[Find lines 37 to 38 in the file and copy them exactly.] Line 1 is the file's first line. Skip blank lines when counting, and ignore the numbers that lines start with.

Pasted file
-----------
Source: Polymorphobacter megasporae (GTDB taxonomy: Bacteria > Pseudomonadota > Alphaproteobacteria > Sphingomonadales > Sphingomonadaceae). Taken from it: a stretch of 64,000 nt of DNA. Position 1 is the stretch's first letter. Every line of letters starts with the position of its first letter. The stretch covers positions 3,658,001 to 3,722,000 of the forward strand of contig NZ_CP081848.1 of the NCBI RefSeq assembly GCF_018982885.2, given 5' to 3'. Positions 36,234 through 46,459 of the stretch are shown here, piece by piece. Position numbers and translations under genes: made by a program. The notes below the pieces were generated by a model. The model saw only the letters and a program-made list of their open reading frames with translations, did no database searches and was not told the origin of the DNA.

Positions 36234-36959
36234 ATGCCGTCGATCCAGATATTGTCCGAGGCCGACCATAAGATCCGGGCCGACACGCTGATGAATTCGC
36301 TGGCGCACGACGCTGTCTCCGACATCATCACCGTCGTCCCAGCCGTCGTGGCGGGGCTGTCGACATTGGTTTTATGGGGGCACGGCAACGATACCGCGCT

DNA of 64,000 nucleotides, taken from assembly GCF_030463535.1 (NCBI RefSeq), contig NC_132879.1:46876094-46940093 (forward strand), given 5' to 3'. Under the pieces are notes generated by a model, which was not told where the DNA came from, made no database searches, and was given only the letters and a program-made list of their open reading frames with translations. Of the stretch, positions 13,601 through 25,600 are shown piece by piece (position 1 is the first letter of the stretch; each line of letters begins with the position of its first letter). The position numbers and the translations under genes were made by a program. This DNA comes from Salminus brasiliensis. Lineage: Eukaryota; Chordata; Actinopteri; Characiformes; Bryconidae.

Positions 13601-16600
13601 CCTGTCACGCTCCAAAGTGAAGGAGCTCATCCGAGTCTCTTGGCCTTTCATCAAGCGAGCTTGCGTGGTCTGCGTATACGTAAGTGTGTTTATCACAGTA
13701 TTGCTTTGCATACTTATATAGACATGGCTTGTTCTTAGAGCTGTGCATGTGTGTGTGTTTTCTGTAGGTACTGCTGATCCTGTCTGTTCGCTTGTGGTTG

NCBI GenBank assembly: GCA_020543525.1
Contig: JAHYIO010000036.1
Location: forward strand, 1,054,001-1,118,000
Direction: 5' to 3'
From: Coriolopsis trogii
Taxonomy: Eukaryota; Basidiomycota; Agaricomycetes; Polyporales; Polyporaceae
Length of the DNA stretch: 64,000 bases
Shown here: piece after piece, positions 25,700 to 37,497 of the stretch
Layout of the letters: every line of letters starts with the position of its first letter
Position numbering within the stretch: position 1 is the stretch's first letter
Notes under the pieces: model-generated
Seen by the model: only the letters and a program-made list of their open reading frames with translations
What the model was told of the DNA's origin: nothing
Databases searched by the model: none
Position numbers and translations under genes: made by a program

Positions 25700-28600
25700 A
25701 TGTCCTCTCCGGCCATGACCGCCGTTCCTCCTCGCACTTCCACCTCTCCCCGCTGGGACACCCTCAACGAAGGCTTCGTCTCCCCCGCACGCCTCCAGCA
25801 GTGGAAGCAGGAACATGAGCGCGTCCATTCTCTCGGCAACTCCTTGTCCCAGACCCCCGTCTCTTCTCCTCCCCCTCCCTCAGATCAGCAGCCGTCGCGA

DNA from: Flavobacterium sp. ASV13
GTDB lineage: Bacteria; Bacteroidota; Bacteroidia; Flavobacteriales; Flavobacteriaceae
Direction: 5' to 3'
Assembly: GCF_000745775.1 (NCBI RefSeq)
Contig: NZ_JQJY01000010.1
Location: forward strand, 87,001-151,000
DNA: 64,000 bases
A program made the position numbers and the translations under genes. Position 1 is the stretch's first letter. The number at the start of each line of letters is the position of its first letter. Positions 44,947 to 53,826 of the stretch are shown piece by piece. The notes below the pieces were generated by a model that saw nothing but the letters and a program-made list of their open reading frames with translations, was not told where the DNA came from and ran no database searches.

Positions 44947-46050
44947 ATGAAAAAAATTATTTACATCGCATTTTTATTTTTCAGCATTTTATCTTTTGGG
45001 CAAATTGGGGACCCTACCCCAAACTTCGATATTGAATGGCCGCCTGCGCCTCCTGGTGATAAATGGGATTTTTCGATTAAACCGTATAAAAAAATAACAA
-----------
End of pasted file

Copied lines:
44947 ATGAAAAAAATTATTTACATCGCATTTTTATTTTTCAGCATTTTATCTTTTGGG
45001 CAAATTGGGGACCCTACCCCAAACTTCGATATTGAATGGCCGCCTGCGCCTCCTGGTGATAAATGGGATTTTTCGATTAAACCGTATAAAAAAATAACAA